We may know an era by its poetry - or at least those eras for which poetry was still important. It might be difficult indeed to draw any conclusions about our own days from poetry because it has become so marginal to the lives and experiences of most 21st-century denizens. But for the Victorians, who still read poetry as if it had ability to change the world, poetry was a vibrant expression of the era's values - and its fears. We can see, for example, the era's intense occupation with status and social hierarchy in Robert Browning's "The Bishop Orders His Tomb at Saint Praxed's Church," a poem that demonstrates how this obsession with people's position in the world merged into an obsession with death and the dead, with death as a force that erased the status that people strove so hard to create and uphold in life. And in Dante Gabriel Rossetti's "Jenny" we see how the notions of status and propriety that governed Victorian life and death created such a terrible psychological pressure on the Victorians that they had at times to escape into lascivious fantasy.
It is important to note before beginning our analysis of these poems that the world in which they were written and read was one in turmoil in many ways: The Age of Victoria was a world in flux. It was a time during which many of the traditional certainties that had governed people's lives for generations had been cast aside. The Victorian era was also the time of the widespread industrialization of society, and people saw that their world was once and for all disconnected from its traditional agrarian structure and values. As people turned from the country to the city, from the farm to the factory, they lost the essential moral, cultural and aesthetic internal compass points that had for generations guided their ancestors. They had to determine again what was moral and right, what they wanted from their lives, what constituted a good life. In the face of so much that was changing, the Victorians created for themselves the illusion of safety and predictability by creating numerous rules for everyday life - rules that could be followed regardless of the rise and fall of empires, the demands of women for the vote, the wretched conditions of the new city.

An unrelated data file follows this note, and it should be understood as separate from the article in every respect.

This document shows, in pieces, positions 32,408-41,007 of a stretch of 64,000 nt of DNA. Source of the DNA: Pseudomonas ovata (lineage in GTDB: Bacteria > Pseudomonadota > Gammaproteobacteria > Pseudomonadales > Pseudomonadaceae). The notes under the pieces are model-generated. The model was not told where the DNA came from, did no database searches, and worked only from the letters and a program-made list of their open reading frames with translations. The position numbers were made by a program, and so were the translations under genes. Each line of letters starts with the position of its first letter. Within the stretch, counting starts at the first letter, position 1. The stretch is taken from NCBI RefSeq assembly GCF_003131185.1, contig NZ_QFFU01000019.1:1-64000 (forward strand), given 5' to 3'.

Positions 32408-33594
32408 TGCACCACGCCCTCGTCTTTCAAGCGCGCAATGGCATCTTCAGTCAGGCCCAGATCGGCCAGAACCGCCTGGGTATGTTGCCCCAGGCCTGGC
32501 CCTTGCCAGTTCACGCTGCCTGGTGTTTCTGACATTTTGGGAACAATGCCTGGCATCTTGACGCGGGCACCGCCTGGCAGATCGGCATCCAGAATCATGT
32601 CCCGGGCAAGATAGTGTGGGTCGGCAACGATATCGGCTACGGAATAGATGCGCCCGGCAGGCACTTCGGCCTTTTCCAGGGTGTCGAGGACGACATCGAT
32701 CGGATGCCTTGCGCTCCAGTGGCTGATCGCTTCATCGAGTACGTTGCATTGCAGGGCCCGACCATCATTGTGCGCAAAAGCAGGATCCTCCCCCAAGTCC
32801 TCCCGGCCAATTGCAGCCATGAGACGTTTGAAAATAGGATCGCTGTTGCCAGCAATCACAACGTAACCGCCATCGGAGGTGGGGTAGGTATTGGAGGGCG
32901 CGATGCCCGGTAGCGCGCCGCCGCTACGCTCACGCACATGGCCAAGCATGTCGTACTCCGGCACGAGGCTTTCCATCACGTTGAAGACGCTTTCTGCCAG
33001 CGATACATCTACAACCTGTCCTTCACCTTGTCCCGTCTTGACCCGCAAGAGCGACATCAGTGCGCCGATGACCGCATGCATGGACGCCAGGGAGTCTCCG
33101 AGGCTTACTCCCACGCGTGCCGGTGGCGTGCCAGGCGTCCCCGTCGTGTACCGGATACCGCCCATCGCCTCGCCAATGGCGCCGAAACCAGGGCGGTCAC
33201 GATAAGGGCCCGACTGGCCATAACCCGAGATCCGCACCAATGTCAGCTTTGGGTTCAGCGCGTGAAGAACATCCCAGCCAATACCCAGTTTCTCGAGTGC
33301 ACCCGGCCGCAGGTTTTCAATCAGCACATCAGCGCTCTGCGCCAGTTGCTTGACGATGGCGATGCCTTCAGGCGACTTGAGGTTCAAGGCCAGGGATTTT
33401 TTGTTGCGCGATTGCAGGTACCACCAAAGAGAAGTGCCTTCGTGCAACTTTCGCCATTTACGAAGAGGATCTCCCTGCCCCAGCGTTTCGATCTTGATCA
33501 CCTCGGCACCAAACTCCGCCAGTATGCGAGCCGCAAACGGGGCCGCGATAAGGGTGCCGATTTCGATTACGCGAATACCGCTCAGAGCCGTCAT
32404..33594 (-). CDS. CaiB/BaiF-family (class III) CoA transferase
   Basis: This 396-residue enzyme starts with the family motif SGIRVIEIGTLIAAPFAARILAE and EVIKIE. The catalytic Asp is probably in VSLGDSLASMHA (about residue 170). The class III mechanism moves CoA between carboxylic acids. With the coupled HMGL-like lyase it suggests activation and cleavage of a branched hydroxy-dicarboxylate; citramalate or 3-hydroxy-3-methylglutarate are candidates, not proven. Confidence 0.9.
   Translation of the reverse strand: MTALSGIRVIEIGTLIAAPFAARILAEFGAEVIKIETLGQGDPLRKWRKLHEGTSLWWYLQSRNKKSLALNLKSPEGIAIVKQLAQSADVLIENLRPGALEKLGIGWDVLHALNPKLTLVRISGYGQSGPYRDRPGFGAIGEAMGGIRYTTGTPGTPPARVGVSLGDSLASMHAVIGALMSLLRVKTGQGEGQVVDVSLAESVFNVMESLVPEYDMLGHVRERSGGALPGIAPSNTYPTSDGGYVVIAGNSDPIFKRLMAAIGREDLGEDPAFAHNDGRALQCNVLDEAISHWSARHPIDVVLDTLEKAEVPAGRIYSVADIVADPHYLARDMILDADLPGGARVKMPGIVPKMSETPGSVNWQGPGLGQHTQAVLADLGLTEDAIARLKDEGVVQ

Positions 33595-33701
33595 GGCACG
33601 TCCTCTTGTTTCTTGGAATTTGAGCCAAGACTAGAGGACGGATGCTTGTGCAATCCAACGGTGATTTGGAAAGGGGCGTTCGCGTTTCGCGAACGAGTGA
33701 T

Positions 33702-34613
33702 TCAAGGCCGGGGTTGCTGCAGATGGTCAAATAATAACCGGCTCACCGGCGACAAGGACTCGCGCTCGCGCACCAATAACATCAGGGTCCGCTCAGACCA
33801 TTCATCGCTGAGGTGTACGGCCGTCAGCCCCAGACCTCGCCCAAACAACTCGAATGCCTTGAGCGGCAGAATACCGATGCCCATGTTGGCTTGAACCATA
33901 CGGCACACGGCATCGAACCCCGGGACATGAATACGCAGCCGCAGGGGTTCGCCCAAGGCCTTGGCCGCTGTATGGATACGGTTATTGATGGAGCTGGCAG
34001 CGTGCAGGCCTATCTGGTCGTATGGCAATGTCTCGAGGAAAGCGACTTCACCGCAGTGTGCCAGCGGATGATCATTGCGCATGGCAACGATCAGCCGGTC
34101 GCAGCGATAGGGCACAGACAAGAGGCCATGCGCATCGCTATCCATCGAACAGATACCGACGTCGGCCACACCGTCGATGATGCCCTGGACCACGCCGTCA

This clinging to the knowable, to those things that could be determined and controlled in the face of all that could not be understood and controlled can be seen throughout Browning's meditative poem. Browning's bishop, even as he faces death, is very much occupied with moral concerns. This man of God and, we assume, of piety, is thinking not of heaven and of glory, not of coming in to the company of saints, but with his reputation on earth and on how his monument will measure up to those of others - an arena in which he feels that he understands the rules of the game being played.
The importance of display to the Victorians - who were both intensely status conscious and lived lives in which every aspect of life had a rule to govern it - is echoed throughout this poem.
The bishop is literally concerned with his place in death, with where he will rest and how his tomb shall look to the worshippers who come to the church after his death - something that most priests would consider a great show of personal vanity, but that seems to be highly appropriate to an age in which every aspect of dress, of diction, of table-setting, was proscribed. In such a world it is hardly surprising that the bishop should still be obsessed with having lost a favorite corner of the church to a worldly rival. This bishop may well be assured of a place in heaven (we have no reason to believe that he is not), but has every reason to fear that his place on earth will be compromised when he is no longer there to defend it. And for a Victorian, even a Victorian bishop, position on earth was quite nearly as important as the position that one might hold in heaven. (Indeed, considering the hierarchical nature of Victorian society, many may at some level have believed that one's position on earth in fact determined one's position in heaven.